Enterprising Women in Novels of Manners: The Social Economies of Austen, Thackeray and Wharton

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Virginia Tech

Novels of manners exhibit social economies that bear some metaphorical resemblance to literal economies. In England and America, before the women's movement and the introduction of large numbers of women into the workforce, this was the woman's economy: the economy of manners. This thesis examines three novels of manners and argues that there is a sustaining economic metaphor to characterize each author's attitude toward the manners economy they portray. In Jane Austen's Mansfield Park, social economies are controlled by an invisible hand that can be trusted to reward deserving economic agents, and punish the undeserving. William Thackeray's Vanity Fair shows how social economies can be impacted by speculative bubbles, when some commodities are temporarily given more value than they really hold. Edith Wharton's The House of Mirth portrays a society which has gone off the gold standard of virtue, that values its social currencies without that organizing principle of virtue to give them stability. Each novel has some relationship with the codes of etiquette of its day, and contains many of the same currencies, though valued at dramatically different rates in each context. Female protagonists must take stock of the prevailing economic conditions, but their success or failure will have as much to do with the function or dysfunction of those conditions as with their own social choices.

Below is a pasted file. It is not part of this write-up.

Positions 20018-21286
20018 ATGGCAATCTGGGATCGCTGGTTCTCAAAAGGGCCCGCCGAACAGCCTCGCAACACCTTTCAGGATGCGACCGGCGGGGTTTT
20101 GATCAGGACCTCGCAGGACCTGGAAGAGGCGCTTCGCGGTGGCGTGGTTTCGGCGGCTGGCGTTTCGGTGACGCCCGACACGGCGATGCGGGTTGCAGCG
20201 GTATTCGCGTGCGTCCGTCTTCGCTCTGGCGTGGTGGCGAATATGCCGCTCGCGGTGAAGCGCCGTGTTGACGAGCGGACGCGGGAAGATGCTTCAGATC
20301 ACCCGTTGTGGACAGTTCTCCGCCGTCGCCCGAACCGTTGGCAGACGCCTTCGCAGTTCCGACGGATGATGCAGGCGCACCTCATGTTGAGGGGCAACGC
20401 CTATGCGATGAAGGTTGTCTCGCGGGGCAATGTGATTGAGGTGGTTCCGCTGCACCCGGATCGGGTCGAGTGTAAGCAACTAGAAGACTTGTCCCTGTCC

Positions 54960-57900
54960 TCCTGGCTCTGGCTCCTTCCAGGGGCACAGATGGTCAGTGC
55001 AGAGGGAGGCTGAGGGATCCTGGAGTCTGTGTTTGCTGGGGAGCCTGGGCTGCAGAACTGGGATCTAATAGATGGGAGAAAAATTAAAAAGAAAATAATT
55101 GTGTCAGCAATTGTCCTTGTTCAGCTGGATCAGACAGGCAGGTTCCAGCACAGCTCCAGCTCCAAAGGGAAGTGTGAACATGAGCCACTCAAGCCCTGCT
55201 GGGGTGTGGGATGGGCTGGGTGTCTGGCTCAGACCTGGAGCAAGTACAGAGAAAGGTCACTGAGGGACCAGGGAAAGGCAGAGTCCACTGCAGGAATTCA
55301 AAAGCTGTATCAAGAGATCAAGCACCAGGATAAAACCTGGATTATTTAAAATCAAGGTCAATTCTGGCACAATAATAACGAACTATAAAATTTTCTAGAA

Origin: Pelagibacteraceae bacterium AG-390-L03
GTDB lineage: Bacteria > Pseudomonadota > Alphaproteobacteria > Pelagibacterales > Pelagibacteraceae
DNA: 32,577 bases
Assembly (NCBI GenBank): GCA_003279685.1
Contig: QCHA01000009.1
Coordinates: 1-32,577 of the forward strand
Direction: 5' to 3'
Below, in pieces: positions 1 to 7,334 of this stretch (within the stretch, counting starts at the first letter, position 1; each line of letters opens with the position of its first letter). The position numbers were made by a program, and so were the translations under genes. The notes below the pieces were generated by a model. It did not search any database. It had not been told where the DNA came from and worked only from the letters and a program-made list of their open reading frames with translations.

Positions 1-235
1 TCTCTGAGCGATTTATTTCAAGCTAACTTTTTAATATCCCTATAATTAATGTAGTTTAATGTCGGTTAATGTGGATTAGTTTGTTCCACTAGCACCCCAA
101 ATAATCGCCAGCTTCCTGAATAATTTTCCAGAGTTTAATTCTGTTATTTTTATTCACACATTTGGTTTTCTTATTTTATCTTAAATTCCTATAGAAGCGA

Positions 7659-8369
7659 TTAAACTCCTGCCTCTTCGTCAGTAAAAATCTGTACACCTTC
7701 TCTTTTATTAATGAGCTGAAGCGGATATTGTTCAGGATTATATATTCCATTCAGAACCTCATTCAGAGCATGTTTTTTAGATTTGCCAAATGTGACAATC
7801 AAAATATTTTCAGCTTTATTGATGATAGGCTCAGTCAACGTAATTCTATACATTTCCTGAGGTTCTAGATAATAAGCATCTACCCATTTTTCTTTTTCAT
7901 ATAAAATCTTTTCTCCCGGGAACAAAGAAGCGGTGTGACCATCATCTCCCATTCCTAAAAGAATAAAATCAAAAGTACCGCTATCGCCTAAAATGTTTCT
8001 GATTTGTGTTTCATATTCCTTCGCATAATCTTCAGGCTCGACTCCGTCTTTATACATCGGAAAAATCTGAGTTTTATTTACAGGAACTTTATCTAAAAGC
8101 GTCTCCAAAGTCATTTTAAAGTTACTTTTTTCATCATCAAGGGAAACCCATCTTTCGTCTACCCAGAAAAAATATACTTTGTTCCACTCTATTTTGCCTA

Novels of Manners, Etiquette, Manners, Conduct, Women, Economics, Austen, Thackeray, Wharton